This list (pictured) is by Alasdair Gray. In my novel, I have used all three of Gray’s forms of plagiarism. Mostly, I have stolen ideas from Shakespeare.
One whole chapter is based on a scene out of Henry IV Part One, with added spot of spooky atmos from RL Stevenson’s Treasure Island.
An incident of thoughtless cruelty that I particularly liked, in Joseph Conrad’s The Secret Agent, now appears with very little change in a conversation between Queen Anne and her supposed friend Lady Abigail Masham.
And a description of the movements of party-goers at Anne’s court was lifted almost word for word from The Great Gatsby.
I am confident that there are many other examples. I wish that I had been as thorough as Alasdair Gray in keeping track of the things that I like and have been influenced by – and the use I put them to.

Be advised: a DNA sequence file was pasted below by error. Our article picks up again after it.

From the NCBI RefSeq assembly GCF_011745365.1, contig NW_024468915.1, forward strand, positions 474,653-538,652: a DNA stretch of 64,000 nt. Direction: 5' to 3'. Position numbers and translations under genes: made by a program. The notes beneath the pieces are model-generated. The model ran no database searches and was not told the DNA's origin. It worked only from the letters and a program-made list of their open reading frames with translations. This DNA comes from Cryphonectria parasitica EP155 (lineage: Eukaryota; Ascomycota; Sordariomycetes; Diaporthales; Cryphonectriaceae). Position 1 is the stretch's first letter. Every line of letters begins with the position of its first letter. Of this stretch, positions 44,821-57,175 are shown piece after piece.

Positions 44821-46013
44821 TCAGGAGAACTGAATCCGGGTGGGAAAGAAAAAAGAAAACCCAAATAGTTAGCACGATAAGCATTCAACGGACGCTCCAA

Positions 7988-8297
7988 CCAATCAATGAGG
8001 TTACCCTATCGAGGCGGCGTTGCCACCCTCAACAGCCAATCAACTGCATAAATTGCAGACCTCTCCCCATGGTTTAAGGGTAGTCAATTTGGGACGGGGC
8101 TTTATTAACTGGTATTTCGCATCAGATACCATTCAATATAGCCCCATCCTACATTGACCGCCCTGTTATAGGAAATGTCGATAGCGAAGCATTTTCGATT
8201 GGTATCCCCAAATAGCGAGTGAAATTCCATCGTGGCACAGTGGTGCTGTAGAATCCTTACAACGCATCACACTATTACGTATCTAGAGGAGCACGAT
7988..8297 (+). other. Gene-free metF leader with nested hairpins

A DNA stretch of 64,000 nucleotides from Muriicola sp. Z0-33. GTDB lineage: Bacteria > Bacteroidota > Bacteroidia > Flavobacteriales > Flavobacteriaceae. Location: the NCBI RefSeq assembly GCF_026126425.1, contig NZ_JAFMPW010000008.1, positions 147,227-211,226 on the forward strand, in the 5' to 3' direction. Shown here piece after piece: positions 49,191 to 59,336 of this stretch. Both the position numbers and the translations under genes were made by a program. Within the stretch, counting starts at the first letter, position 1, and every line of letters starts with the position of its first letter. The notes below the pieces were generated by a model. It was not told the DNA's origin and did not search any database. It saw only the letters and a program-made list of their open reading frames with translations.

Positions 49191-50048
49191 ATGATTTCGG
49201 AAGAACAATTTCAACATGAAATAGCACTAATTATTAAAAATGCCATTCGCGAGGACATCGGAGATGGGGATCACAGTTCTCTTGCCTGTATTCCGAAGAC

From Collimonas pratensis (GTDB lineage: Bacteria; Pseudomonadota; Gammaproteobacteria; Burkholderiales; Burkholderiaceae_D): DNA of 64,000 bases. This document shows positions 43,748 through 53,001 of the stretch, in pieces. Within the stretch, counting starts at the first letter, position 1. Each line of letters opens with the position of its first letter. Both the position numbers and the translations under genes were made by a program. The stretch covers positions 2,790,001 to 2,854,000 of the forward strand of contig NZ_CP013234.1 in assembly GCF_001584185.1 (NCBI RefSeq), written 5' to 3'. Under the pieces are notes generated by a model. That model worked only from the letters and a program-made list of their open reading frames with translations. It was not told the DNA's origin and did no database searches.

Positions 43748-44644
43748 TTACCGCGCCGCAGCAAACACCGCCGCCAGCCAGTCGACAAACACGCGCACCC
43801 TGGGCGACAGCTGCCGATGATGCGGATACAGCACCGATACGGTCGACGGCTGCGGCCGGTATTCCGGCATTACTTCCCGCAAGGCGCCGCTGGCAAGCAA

At journalism school we were trained never to use plagiarism – with the result that many journalists waste hours every week putting into slightly different words a thought that somebody else already put better.
I realise that there are downsides to plagiarism – for instance, when it puts somebody else’s livelihood at risk. I have no problem stealing from Shakespeare, Stevenson, Conrad and Fitzgerald, because a) they are dead and b) their reputation is secure. As for Shakespeare, he was the most terrific thief anyway. You might think that “A horse, a horse, my kingdom for a horse” was his but it was someone else’s first.
(I’m pleased to report that the last sentence in the previous paragraph, on Shakespeare’s thefts, was itself stolen from Lord Byron.)